An open letter regarding 10 Magazine’s video contest

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Dear 10 Magazine:

I should start by saying you’re a great magazine. The event calendar that makes up the latter half of every month’s issue is a reminder of how many things are happening in this country. The articles are helpful, the advertisements attractive, and the monthly theme well-thought out. A sincere congratulations on your excellent product.

With that said, running contests on your website is not your forte.

Dear 10 Magazine:

I should start by saying you’re a great magazine. The event calendar that makes up the latter half of every month’s issue is a reminder of how many things are happening in this country. The articles are helpful, the advertisements attractive, and the monthly theme well-thought out. A sincere congratulations on your excellent product.

With that said, running contests on your website is not your forte.

Along with dozens of other people, I created a video for 10 Magazine’s ‘make a Korean tourism commercial‘ contest – the grand prize of which was a trip to Tokyo, Japan. My entry, which put together a couple dozen photos that emphasized the variety of things to see in Seoul, measured in at just over 30 seconds. It complied with the Terms and Conditions as they existed when the submission period ended. I recognized that the judging would be split into two parts – the first to narrow the entries to 10 finalists using readers’ votes, and the second to rank the finalists using people from the tourist industry.

That sounds nice. In theory, at least. In reality, it turned into a popularity contest – votes went to those who have more Facebook friends and more time to e-mail their buddies. The popular videos blew everything else out of the water. The top 10 videos – some more deserving than others – thus became the only ones to be considered by the professionally knowledgeable judges.

I should state that I’m not bitter or angry about not winning – there was definitely some improvement needed in my entry. If I recall correctly, the original concept of this contest was to create a tourism commercial – one that would encourage people to come to Korea and show people what it’s like:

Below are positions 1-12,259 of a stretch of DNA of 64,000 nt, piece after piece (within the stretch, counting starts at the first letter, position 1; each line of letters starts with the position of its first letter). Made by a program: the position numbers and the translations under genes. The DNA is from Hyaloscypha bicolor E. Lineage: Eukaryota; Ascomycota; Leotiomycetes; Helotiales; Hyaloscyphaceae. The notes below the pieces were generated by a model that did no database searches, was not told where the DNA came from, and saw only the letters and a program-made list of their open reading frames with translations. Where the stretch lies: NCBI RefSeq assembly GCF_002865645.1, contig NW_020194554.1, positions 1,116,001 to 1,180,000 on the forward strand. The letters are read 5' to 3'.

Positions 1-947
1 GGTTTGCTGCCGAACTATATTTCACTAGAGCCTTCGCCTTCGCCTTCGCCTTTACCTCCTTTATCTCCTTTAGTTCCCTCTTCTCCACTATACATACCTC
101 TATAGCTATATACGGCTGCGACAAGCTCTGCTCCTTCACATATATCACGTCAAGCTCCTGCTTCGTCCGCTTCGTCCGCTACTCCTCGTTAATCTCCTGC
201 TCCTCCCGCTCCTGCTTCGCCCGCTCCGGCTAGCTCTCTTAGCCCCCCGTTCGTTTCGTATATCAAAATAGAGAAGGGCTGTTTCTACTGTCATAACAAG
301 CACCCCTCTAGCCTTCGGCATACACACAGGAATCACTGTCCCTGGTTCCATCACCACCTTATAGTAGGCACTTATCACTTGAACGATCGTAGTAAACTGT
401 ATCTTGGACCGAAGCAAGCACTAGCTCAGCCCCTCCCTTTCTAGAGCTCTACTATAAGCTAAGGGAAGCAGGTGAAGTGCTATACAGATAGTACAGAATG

As a foreigner in Korea have you ever found yourself criticizing Korea’s publicity efforts? Let’s face it, most of the promotional materials have been made by Koreans, and hence appeal more to Koreans. Well here’s your chance to show the world what awaits them in Korea from a foreigner’s perspective!

That can be interpreted a number of ways – and true, you didn’t want to put a limit on people’s creativity. However, the top 10 were not necessarily the commercials most likely to succeed as an actual tourism commercial. Maybe that was just my interpretation, of course, but one that seems to have been taken by quite a few other entries. The ones that didn’t take that tack? A foreign English teacher surrounded by Korean kids and quoting basic facts about the country, or a distorted-looking video with a clever rap? The former seems better-placed on a documentary channel, while I’ll be looking for the latter as a viral hit in short order.

Another issue was a sense of ambiguity regarding the rules – and the willingness to ignore them with impunity. At one point, the rules stated videos should be between 30 seconds and 2 minutes and of MPG or AVI format. No biggie. A few people reported having problems uploading a video in those formats, so you allowed another format. Again, no biggie. When a few videos rounded up to 2 minutes and a second after being uploaded on Youtube, it wasn’t a big deal. When 42 videos showed up at your doorstep, they weren’t whittled down to 20 for people to vote on – either the scenario of too many videos was never considered, or the thought of eliminating half the videos before popular consideration was distasteful.